It so happened last night as I watched Harry Potter and the Half-Blood Prince that I sat there wondering all the time why I already knew what was going to happen next. It took me 75 minutes (yeah, I’m slow at times) to find out that I had read the book - I just couldn’t remember.
It so happened this morning when I started on Kitty and the Silver Bullet that the story seemed so familiar... it took me 30 pages to find out that I’d already read the book. But it’s a good read, so I’ll keep on reading it.
The books I read for leisure are either ‘good entertainment’ or ‘bad narrative’ in the end. The books I had to read for my studies weren’t just ‘good’ or ‘bad’, there was something more to them. In the end, to me they were either ‘brilliantly good’ or ‘brilliantly bad’, but never ‘badly written’. Still, I didn’t read them more than once.
All but one: Vladimir Nabokov’s Pale Fire. I had to read it about 25 times. It’s a brilliantly bad book, emphasis on ‘brilliant’, like, I suppose, all of Nabokov’s novels. I wrote a thesis on it, you see, that’s why I had to read it so many times.
In his essay ‘Good Readers and Good Writers’, Vladimir Nabokov (1980:3f) stated:
[O]ne cannot read a book: one can only re-read it. A good reader, a major reader, an active and creative reader is a re-reader. And I shall tell you why. When we read a book for the first time the very process of laboriously moving our eyes from left to right, line after line, page after page, this complicated physical work upon the book, the very process of learning in terms of space and time what the book is about, this stands between us and artistic appreciation. [...] We have no physical organ (as we have the eye in regard to a painting) that takes in the whole picture and then can enjoy its details. But at a second, or third, or fourth reading we do, in a sense, behave towards a book as we do towards a painting. [...] [A] book of fiction appeals first of all to the mind. The mind, the brain, the top of the tingling spine, is, or should be, the only instrument used upon a book.Does this mean I’m a bad reader? Probably. But I think I’m just a greedy reader. I want to read as much as I can in as little time as possible. I gobble up one book and start on the next, like a book-maniac or something. I guess the correct term would be ‘bookworm’.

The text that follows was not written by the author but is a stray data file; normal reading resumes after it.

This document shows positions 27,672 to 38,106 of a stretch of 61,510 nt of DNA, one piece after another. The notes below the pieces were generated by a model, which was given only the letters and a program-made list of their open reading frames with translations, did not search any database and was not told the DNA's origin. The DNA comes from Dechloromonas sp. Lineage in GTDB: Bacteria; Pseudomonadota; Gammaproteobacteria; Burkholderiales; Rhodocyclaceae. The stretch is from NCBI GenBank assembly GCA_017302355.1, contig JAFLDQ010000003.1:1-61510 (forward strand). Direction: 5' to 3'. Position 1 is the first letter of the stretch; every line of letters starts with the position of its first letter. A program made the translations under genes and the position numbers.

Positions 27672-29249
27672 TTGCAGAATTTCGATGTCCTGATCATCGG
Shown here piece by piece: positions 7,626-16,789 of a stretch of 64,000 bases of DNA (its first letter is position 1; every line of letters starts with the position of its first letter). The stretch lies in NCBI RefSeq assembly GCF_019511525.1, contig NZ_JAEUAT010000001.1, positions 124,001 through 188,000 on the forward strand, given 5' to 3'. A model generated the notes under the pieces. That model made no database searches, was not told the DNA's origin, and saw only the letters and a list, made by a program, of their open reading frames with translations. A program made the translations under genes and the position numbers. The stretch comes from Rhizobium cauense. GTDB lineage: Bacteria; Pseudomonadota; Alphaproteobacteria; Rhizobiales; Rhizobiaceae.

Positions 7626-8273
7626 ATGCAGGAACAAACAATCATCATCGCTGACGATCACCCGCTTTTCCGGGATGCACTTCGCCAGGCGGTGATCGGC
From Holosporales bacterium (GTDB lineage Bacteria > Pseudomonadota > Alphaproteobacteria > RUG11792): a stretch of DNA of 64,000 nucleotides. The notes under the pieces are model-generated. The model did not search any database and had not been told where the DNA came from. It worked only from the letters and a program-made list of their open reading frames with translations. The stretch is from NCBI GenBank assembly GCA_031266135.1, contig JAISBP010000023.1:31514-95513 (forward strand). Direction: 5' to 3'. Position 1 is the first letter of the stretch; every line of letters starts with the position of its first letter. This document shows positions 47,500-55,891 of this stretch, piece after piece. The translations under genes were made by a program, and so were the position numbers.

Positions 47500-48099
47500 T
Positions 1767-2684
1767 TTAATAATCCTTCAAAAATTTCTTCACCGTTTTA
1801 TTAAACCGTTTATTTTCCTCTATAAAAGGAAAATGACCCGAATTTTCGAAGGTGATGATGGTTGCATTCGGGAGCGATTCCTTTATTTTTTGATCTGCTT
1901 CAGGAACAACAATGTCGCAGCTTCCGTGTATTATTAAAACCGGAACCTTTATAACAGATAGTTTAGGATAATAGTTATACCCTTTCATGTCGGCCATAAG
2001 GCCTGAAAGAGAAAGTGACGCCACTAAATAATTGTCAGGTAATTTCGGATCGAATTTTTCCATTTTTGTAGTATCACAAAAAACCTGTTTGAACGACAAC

(Nabokov in Bowers, F. Vladimir Nabokov: Lectures on Literature. San Diego, New York, London: Harcourt Inc. 1980.)
Now movies are something totally different. If it’s a good film, I can watch it a hundred times and never tire of it even if it’s one of those movies that make me cry like a baby.
Now that I think of it, there were times I have been tempted to read a book again. Maybe I should take up the habit of creating another pile of books and label it ‘for re-reading’.
Are there books you love to read again and again?